The word “technology” might quickly come to mind for some, but, in fact, many of our literary heroes were directly connected to the technological advances of their time and some even owned private printing presses to ensure the publication of their works.  Without doubt, few, if any, could have imagined the invention of the Internet or its impact on every aspect of literary culture, from the publication of electronic books to blog tours across the net. But at least two things in particular help distinguish the 21st century digital author from his or her classic counterpart:

NUMBER 1– is familiarity with the many forms in which books are now presented to the reading public– through traditional publishing, independent author services, eBooks, audio books, blog-books, media downloads, serialized web posts, graphic novels, film adaptations, etc. Along with this comes some awareness of how each of these forms helps cultivate different types of reading audiences.

AND NUMBER 2– the level of engagement and communication with local, national, and global communities through an established literary presence enhanced by digital social networks. This is a particularly important quality because it has to do not only with readership, but an individual consciousness that keeps an eye on the crossing cultural currents of the world community; and, with a literary sensibility that fosters some sense of camaraderie within that human species known as authors.

To describe in too much detail the meaning and significance of the 21st century digital author would defeat the purpose of this particular profile. The focus here is on experiencing the definition rather than expounding upon it and such experience is offered through this guide if you will, to one 21st century digital author at work.

by 21st Century Digital Author Aberjhani
Celebrating CTI’s 3rd Anniversary

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They Came from Cyberspace: Five Twitter Tweets

Birds kinda of a feather all twitter tweeting together. (image courtesy of Freefoto)

Birds kinda of a feather all twitter tweeting together. (image courtesy of Freefoto)

I was very much relieved recently when both Secretary of State Hillary Clinton and actor Johnny Depp admitted to hearing something go “Twitter-Twitter Tweet-Tweet,” like some Vulcan canary singing for its supper out in the depths of cyberspace, but didn’t have the faintest idea what it might be. Their public admission, I felt, placed me in very good company indeed.

“Twitter-Twitter Tweet-Tweet.” Say what?!

Belonging as I do to several progressive social networks, it was inevitable that someone should perch on one of my profiles and chirp about the wonders of Twitter. Many people were, I was told, using it as an extension of their daily texting. Some used it to network with business associates online; some to flirt; and some to avoid missing out on the latest hottest coolest techno trend that came fully equipped with celebrities of every make and model. I followed the link so kindly provided to one Tweeter’s page and then, um, well… In all honesty I just didn’t get it. I mean entire human minds reduced to a few grunts of 140 characters described as “Tweets!” How in the world was the author of a 400-page novel, an encyclopedia, four volumes of poetry, and reams of journalism supposed to reign in his pen with such cruel and unusual editorial punishment?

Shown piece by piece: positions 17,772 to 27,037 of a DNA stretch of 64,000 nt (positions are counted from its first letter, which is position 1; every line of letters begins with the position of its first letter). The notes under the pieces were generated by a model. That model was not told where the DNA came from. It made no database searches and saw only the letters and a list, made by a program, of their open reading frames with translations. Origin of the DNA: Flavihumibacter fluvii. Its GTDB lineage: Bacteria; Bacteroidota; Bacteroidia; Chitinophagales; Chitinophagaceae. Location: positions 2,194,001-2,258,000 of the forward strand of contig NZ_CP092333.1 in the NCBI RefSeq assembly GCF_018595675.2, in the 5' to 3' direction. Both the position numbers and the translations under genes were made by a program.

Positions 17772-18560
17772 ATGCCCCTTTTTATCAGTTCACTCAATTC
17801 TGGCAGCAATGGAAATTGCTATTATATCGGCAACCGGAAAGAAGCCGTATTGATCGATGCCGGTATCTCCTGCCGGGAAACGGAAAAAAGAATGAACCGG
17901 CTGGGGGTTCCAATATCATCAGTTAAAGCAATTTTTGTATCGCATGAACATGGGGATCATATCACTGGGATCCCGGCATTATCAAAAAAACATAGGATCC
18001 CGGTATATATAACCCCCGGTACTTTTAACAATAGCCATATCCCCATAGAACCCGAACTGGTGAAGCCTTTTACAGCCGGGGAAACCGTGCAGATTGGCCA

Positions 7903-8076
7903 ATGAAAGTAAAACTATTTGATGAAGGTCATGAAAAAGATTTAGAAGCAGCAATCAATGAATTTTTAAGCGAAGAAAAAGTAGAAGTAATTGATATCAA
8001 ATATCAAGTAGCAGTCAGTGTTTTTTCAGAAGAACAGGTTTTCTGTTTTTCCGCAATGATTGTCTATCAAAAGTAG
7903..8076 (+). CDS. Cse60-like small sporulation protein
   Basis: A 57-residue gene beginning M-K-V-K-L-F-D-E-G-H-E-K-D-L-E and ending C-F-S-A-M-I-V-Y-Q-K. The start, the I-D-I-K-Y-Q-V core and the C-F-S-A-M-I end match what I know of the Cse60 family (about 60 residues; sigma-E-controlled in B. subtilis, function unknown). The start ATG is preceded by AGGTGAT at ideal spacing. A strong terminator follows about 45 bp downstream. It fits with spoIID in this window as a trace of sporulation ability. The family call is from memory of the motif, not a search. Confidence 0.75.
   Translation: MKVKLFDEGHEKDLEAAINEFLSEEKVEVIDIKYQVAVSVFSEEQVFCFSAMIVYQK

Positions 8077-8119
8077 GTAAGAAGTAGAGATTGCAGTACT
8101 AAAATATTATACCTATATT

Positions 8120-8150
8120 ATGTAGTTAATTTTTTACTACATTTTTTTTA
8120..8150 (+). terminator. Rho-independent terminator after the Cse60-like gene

At least three months passed before I would even consider tweeting on Twitter again. And would you believe I did so because a storm drove hundreds of birds to seek shelter in my neighborhood trees where they chattered, chirped, and pooped all evening until I thought, Hmmm, could this possibly be a sign that I need to re-think my position on that one little blue Twitter-bird in particular? I decided to test the virtual waters–or should I say skies?–and, eventually, concluded that like most staples of modern techno-culture it is what one chooses, and is able, to make of it.

What I am trying to make of Twitter-Tweet culture is an opportunity to further enhance my connection with the global community and to explore creative ways of self expression within parameters established by a guiding force other than my own will. I also enjoy being educated on the different ways others utilize it; as, for instance, a public journal or electronic meeting room. Certainly the U.S. government’s recent request that Twitter postpone its scheduled routine maintenance in order to keep communication flowing between individuals trapped by the upheavals in Tehran and the rest of the world indicates that it, like YouTube and Google, has become one of the principle tools of citizen journalism and possibly democratic empowerment in our time.

So, in honor of Twitter-Tweeters across the globe, the following are five of my very own recent Tweet-Tweets which were employed in the flow of moments during which they made impressively clear sense. Outside of that specific cyber-zone, I’m not so sure what kind of sense they make. But I share them here as part of the world’s ongoing New Millennium enthusiasm for bridging divides, an enthusiasm that I consider one of the brighter lights on the shadowy horizon of humanity’s current historic endeavors.

Twitter-tweet 1) The green and golden winged bird of summer landed last Friday in my back yard. Drank sparkles from the fountain of my amused gaze.

Twitter-tweet 2) Watching on the news heads explode in Tehran when the TV screen cracks and blood gushes across the floor. Know it’s not real but how 2/b sure?

Twitter-tweet 3) Autographed a copy of ELEMENTAL for someone to send with luv to their once-upon-a-time. Thought that was beautiful of them.

Twitter-tweet 4) Poetry buzzes around my head neon bees spit honey-drops of moonlight and synonyms insist I accept the world for what it is even while giving all I can to make it better.

Twitter-tweet 5) The kind folks at Red Room featured my Dream Reachers blog at

by Aberjhani
author of The American Poet Who Went Home Again
and The Bridge of Silver Wings 2009